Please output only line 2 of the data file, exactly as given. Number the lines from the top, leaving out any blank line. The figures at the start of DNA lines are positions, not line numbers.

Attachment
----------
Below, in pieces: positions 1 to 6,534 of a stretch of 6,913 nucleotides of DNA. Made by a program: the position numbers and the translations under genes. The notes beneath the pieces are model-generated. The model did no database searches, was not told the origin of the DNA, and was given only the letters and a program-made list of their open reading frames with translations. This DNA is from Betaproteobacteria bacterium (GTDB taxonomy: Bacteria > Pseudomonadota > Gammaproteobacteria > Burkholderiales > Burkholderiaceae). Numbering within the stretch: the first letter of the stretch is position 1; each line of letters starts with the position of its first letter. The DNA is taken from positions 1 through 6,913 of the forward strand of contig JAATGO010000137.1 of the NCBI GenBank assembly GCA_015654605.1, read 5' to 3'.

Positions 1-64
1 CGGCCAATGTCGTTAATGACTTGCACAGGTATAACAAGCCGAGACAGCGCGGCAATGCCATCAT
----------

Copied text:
Positions 1-64